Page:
I was never the type of person who went backpacking through Europe, took a year off from college to study abroad or booked a solo adventure through Southeast Asia.
I wanted to do all this stuff but I never had the finances or the balls. So naturally, I harbored feelings of pure envy for people who went on these adventures, while I was left to my imagination to paint a picture of exactly how cool their trip would be.
In my mind, their adventures were full of beautiful places, beautiful people, hot flings, lovely trains, yummy adventurous food, blending in and fully embracing each culture they encountered, and of course, lots of journaling.
Their trips were perfect in my mind and they would come home with a ton of stories, cool new pants and a tan.
Last week I was walking down a crowded street in Trang, a popular stopover town in southern Thailand. As I was walking past a food cart on the side of the road selling fried fish for breakfast, I saw them.
They were hard to make out at first given the black car fumes, smoke from the food cart and the cigarette smoke that was pouring out of a local coffee shop, but as soon as I was past the plume of smoke, I saw them loud and clear.
Three American girls in their early twenties. From afar I could see their bandana wrapped heads, their cute but rugged sandals, a pair of hiking boots dangling from the side of each of their backpacks, a tie dye scarf knotted around the strap of their sling bag, and the coolest fucking Thai pants I have ever seen.
These girls were the epitome of cool backpackers and they could have walked directly out of the picture I painted in my head so many years back.
But once I got closer, the picture started to change, and the reality of the tropics hit.
The first girl had huge painful looking blisters covering her lips, the second was so sunburned that I could feel heat radiating from her red body as she passed by, the third girl was limping, and they all looked confused, hot, tired, cranky and ready for their own beds.
When we think about something that we want but that's not yet in our grasp, we only think about the good stuff that comes with it, and the crap stuff selectively escapes our daydreams.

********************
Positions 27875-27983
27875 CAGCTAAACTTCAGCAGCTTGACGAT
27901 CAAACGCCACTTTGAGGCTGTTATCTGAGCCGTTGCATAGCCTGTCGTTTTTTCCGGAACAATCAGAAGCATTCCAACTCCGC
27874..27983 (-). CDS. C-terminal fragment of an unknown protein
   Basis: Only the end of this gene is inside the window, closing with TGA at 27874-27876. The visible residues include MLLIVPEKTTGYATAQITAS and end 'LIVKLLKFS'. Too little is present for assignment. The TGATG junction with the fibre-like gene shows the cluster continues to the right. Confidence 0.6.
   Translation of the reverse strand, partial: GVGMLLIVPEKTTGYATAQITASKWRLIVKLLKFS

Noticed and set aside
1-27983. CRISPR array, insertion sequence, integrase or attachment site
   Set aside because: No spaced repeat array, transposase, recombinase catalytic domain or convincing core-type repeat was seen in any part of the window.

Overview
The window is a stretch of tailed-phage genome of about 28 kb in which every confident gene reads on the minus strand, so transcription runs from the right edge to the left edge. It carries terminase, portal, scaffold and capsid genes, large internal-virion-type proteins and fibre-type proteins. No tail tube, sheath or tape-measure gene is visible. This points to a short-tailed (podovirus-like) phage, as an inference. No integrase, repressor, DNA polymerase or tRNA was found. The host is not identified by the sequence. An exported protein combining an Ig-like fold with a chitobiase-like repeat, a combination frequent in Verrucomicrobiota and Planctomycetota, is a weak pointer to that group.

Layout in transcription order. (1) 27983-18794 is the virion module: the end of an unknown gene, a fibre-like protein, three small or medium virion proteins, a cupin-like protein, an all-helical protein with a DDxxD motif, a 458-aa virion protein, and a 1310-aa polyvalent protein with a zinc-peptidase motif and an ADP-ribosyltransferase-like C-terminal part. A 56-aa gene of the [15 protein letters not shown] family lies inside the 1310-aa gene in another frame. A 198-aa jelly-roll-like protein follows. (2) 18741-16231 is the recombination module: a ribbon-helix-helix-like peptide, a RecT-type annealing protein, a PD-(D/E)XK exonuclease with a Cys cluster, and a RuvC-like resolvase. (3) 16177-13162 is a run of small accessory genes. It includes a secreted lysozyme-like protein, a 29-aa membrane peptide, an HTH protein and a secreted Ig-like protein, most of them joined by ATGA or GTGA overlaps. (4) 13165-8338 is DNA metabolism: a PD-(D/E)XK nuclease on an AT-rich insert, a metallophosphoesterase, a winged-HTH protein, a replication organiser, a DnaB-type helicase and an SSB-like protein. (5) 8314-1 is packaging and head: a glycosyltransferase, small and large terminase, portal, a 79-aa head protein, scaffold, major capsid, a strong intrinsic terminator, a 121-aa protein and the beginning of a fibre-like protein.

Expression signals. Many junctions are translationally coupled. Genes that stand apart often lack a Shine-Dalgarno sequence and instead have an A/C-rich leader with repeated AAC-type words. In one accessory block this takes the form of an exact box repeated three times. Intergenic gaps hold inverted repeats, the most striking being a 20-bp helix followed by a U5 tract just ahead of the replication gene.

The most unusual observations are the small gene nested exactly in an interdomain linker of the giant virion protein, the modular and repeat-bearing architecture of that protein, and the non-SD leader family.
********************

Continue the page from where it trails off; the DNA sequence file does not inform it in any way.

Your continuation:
I have been to Southeast Asia a handful of times now and I can assure you that it's not all beaches and plumerias. Here are 8 things that people are less likely to talk about when chatting about their travels to Southeast Asia.
1. The combination of the heat and the humidity 365 days a year. Holy hell buckets of fire. Have you ever been in a wet sauna, and you had to get the hell out before you faint and crack your head? It's kind of like that but with nowhere to go.
2. The tardiness of trains, vans, boats and anything that takes people to and from places is epic. And if you ask when the next ________ will be arrive, they will tell you "15 minutes". Every single time.
3. The taxi, bus and van drivers. They drive like maniacs, and the shit is scary. And if you tell them to slow down, they drive faster.
4. The swaying train cars. Train tickets from Ipoh, Malaysia to Hat Yai, Thailand are $10 USD, and this is for sleeper cars. Even with the comfort of the sleeper cars, once you crossed the border into Thailand, it's impossible to sleep on account of the cars swaying so far side to side that I think they will come off the tracks at any moment. I couldn't even hold the thought of kittens in my head to distract me.
5. The food when in between major cities and towns. There will be food of some kind, but it will have been sitting out for a few hours and all of the flies in that area know about it.
6. The language barrier. Malaysia and Singapore are easy because most people speak English, but once you hit Thailand that all stops. Thailand is one of the only countries in Southeast Asia that has not been colonized by the West, so the culture isn't a mixed bag.
You don't realize how important communication is until you literally can't communicate with someone.Not even my English to Thai translator app was help. Not one person understood a damn word I typed in.
7. The traffic. I thought San Francisco was bad. The Bay Bridge at 5pm on Friday is NOTHING compared to Bangkok, Kuala Lumpur, Jakarta, Manila and Ho Chi Minh at any hour of the day on any day of the week. And people don't use driving rules because they're not enforced. A motorbike driving on the wrong side of the highway because it's less jammed? I've seen it -- and people don't think it's strange.
8. Heat rash. When I used to think of badass adventurous travelers, I never pictured them with a gross heat rash in their armpit. Well, I should have because I can tell you from personal experience that the state of my right armpit is disgusting right now.
Even with all these crap things, it's safe to say that I'm absolutely addicted to this part of the world. It's like really yummy spicy salsa from your fave Mexican restaurant. It burns the hell out of your mouth when you eat it, but no matter how painful your mouth is, you keep going back for more. At the end of the day, the enjoyment of the salsa is worth the pain of eating it.
This part of the world has a way of stealing your heart without you even noticing, and mine breaks a little more each time I say goodbye.